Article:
Elinor Claire "Lin" Ostrom was an American political economist whose work was associated with the New Institutional Economics and the resurgence of political economy. In 2009, she was awarded the Nobel Memorial Prize in Economic Sciences for her "analysis of economic governance, especially the commons", which she shared with Oliver E. Williamson. To date, she remains the first of only two women to win the Nobel Prize in Economics, the other being Esther Duflo.
Common goods are defined in economics as goods that are rivalrous and non-excludable. Thus, they constitute one of the four main types based on the criteria:
Steven C. Hackett is an American economist, and Professor of Economics at Humboldt State University (HSU), known for his contributions to the fields of environmental and natural resources economics.
Water trading is the process of buying and selling water access entitlements, also often called water rights. The terms of the trade can be either permanent or temporary, depending on the legal status of the water rights. Some of the western states of the United States, Chile, South Africa, Australia, Iran and Spain's Canary Islands have water trading schemes. Some consider Australia's to be the most sophisticated and effective in the world. Some other countries, especially in South Asia, also have informal water trading schemes. Water markets tend to be local and informal, as opposed to more formal schemes.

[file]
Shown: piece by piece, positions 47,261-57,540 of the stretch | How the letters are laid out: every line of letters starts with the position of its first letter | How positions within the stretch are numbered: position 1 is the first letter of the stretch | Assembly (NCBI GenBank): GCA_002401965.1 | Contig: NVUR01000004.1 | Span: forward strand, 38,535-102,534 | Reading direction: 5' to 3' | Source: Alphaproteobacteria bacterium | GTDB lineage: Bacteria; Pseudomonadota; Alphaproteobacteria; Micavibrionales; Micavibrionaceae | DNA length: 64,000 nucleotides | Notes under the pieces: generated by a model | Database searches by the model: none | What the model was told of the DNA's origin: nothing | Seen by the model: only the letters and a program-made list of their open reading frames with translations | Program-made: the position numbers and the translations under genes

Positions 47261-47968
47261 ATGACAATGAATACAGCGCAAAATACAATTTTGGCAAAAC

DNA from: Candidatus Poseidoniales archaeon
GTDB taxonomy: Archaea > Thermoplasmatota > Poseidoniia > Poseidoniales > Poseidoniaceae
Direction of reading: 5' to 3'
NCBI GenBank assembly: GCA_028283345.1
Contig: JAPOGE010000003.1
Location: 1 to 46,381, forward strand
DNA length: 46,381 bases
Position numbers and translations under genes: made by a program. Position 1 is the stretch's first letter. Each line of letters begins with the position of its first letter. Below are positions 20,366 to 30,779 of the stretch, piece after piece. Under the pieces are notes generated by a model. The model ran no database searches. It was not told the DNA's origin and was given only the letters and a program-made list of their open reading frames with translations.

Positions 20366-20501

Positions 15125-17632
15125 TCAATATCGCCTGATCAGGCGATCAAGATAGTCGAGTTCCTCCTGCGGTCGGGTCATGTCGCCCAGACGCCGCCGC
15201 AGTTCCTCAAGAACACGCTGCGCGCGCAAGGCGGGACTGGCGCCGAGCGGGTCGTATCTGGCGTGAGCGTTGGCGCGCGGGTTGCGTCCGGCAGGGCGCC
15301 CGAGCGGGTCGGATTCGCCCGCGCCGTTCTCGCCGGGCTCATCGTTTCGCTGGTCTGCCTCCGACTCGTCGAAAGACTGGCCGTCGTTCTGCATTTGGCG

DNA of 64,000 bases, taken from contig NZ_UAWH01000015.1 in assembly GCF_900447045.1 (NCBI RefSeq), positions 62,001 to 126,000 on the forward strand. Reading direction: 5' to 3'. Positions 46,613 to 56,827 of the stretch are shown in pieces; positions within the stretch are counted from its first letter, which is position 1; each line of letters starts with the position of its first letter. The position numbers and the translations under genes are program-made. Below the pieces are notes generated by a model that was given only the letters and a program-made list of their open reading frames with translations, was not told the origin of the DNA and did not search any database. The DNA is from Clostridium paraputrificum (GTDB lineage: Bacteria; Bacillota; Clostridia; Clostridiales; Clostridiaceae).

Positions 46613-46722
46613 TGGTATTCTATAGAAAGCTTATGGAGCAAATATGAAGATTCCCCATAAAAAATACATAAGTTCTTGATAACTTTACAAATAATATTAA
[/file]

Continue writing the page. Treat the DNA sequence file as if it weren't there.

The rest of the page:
The Commonize Costs–Privatize Profits Game is a concept developed by the ecologist Garrett Hardin to describe a "game" widely played in matters of resource allocation. The concept is Hardin's interpretation of the closely related phenomenon known as the tragedy of the commons, and is referred to in political discourse as "privatizing profits and socializing losses."